Erasure We think we’ll endlessly recall the tragedy that happened here, and when it struck—the day, the year— will always shatter and appall. Yet even now, young brides-to-be choose this to be their wedding day, tossing a ribbon-bound bouquet not far from the catastrophe. Young children, eyes unclouded, sense no taint of menace in the place. They have no horrors to efface; no shiver makes their present tense. Time sweeps away the dust and flowers to tidy up and carry on, until we can't recall what's gone or even that the dust is ours.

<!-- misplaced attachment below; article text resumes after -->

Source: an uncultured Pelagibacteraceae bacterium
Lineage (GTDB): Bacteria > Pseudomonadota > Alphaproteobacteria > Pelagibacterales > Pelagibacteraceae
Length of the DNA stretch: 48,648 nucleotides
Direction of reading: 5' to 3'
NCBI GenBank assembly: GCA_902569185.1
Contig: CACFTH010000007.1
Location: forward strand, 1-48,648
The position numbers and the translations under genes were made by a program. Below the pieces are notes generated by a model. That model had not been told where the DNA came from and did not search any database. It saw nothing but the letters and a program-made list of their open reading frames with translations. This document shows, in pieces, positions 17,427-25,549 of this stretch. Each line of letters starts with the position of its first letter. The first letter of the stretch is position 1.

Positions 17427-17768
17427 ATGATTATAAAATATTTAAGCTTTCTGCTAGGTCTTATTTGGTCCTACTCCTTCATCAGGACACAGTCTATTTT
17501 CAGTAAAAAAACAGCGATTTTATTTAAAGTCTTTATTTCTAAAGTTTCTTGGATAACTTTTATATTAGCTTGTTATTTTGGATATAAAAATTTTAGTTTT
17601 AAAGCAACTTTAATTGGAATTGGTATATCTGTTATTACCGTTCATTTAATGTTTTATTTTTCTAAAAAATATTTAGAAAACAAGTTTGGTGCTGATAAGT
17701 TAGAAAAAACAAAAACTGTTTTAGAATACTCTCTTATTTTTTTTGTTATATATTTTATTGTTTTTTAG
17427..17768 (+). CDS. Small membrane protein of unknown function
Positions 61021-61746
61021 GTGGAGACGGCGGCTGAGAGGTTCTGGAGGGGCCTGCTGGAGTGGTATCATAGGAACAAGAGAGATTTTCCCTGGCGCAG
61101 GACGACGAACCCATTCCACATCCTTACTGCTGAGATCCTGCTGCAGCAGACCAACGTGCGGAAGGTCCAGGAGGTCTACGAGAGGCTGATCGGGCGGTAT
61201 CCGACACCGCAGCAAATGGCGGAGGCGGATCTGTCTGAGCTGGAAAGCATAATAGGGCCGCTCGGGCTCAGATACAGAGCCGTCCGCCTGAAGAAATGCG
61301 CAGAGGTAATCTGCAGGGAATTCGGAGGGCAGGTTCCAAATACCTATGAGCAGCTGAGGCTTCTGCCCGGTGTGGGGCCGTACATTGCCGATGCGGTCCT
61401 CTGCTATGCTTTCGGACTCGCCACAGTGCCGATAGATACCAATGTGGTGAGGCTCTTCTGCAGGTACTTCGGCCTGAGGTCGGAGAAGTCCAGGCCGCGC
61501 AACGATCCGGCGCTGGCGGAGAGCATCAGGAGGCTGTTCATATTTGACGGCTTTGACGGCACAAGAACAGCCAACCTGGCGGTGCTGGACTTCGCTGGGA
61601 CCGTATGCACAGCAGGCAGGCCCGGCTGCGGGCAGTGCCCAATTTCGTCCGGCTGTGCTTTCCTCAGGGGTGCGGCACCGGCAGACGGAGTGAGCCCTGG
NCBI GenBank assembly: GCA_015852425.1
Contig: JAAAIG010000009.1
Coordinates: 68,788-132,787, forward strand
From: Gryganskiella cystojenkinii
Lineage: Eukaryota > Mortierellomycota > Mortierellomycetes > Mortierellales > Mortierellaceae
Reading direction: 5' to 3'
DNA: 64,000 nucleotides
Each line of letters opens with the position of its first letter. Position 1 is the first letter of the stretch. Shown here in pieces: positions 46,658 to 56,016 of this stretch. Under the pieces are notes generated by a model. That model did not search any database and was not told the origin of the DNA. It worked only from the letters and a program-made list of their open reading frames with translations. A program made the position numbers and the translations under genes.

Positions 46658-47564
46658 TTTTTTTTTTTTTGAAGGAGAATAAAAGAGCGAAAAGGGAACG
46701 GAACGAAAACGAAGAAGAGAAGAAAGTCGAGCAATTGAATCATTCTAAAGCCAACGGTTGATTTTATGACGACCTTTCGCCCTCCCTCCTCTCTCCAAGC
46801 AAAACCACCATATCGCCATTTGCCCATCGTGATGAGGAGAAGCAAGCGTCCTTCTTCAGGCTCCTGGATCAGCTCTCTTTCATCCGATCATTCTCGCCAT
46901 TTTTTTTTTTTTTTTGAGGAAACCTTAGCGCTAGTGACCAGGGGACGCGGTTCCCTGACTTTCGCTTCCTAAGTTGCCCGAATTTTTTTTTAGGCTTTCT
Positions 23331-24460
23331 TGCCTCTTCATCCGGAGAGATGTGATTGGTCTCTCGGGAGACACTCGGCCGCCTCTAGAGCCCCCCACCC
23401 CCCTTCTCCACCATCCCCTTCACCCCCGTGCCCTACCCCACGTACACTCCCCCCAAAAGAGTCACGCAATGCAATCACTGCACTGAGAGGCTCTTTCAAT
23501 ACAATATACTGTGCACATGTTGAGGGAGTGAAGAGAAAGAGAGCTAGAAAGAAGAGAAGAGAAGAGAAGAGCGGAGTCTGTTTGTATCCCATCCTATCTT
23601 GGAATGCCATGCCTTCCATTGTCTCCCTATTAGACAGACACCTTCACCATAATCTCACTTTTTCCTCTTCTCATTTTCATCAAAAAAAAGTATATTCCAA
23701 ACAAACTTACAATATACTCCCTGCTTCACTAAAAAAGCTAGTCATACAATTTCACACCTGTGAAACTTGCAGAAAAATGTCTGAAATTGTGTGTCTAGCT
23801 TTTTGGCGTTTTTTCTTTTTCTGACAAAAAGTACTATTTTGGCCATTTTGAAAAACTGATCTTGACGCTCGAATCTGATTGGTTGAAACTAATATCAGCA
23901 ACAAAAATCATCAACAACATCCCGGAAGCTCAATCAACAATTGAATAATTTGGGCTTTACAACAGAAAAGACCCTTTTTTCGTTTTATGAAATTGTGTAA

Better Stars I met a man who told me Munch was just third-rate, as painters go. It stunned me that he seemed to know how to appraise, extol, or junk singular talents. From the height of his achievement, he surveyed their output and assigned a grade. I felt diminished in his sight. When he walked out at night, did he assess the stars? Were some not bright enough? Would he prefer to see a sky where just the brightest shone, pillowed on velvet, each alone, instead of multitudes of light?
Susan McLean, a retired professor of English from Southwest Minnesota State University, is the author of The Best Disguise and The Whetstone Misses the Knife. She is also the translator of Martial’s Selected Epigrams. She lives in Iowa City.